Not only must we, in my opinion, contemplate relationships between ourselves and other humans, but between ourselves and everything in our lives, for the truth is that we have a relationship with our homes, our possessions, our pets, our careers, our roles, our communities, our neighbors, our past, our present, and our future. If we are willing to consciously examine each of those relationships in terms of the purpose they serve in our lives, we participate in a deeper evaluation of them and thereby clarify their place in our lives. As a result, we counteract a tendency to wed our identity to people, places, and things while paradoxically making it possible to cherish them more because we are more keenly aware of their purpose in our lives. Likewise, this deep evaluation may precipitate a natural letting go of those things in our lives which drain our energy or finances or which make our lives more complicated and less resilient at a time in human history when survival depends on simplicity and the ability to adapt.

Stripped of that to which we have wedded our identity, collapse and transition will compel us to confront questions of purpose on a regular basis, perhaps hourly-perhaps moment to moment. We are likely to find ourselves contemplating every meaningful relationship in our lives, and many that seem devoid of meaning. Relating to diverse human beings and their idiosyncrasies, even depending for survival on individuals we may never have encountered in a less chaotic world, could become our new normal.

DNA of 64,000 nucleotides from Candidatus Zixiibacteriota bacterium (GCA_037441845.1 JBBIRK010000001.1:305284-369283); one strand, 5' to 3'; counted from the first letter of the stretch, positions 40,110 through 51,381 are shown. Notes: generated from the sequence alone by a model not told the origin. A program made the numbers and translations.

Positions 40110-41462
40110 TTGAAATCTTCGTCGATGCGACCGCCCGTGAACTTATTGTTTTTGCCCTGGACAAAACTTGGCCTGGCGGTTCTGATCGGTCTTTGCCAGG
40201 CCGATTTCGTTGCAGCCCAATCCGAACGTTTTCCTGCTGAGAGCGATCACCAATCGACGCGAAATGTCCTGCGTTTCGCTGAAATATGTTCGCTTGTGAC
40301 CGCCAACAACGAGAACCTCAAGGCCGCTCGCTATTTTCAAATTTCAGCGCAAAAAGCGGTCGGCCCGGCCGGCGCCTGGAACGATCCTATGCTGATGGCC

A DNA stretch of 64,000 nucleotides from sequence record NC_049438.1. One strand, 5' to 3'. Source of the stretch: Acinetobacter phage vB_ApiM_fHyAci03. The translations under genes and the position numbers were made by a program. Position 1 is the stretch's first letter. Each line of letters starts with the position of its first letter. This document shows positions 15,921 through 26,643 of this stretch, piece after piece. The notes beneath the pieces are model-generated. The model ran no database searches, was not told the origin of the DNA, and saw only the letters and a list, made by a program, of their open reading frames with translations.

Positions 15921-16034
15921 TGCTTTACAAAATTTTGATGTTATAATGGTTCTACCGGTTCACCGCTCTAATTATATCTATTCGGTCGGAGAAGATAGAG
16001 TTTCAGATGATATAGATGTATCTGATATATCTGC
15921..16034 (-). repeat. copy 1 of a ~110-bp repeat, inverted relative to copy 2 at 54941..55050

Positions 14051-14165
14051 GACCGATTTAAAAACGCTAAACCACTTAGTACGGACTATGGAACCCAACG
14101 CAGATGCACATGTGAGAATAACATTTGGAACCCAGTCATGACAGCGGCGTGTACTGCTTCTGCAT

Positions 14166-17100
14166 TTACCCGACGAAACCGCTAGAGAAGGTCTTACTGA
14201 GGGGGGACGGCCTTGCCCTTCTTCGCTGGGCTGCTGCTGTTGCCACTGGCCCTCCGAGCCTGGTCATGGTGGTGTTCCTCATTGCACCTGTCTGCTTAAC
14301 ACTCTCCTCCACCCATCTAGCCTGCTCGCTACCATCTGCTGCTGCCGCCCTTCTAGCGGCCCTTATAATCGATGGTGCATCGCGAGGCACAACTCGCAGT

Schooled as we are to grapple with the tangible, logistic aspects of the "End of Suburbia" such as being forced to downscale everything we do as a result of Peak Oil, we may have failed to notice that the collapse of industrial civilization will produce not only an outer transition but an inner one as well. Are we preparing for the inner transition to the same extent that we are preparing for the outer one? The relationships in our lives may be the first, but not the last, arena of our lives that compels us to address inner preparation.

Poetry, the language of soul, often captures meaning more aptly than rational, linear prose. The Spanish poet, Juan Ramon Jimenez, in his poem "Oceans" captures best the distress, as well as the possibility that unwanted losses offer us even as we agonize through them:

I have a feeling that my boat

Has struck, down there in the depths,

Against a great thing.

And nothing happens!

Nothing, silence, waves

Nothing happens? Or has everything happened,

And we are standing now, quietly, in the new life?

Portions of this article are excerpted from Carolyn Baker's forthcoming book Navigating The Coming Chaos: Tools For Inner Transition.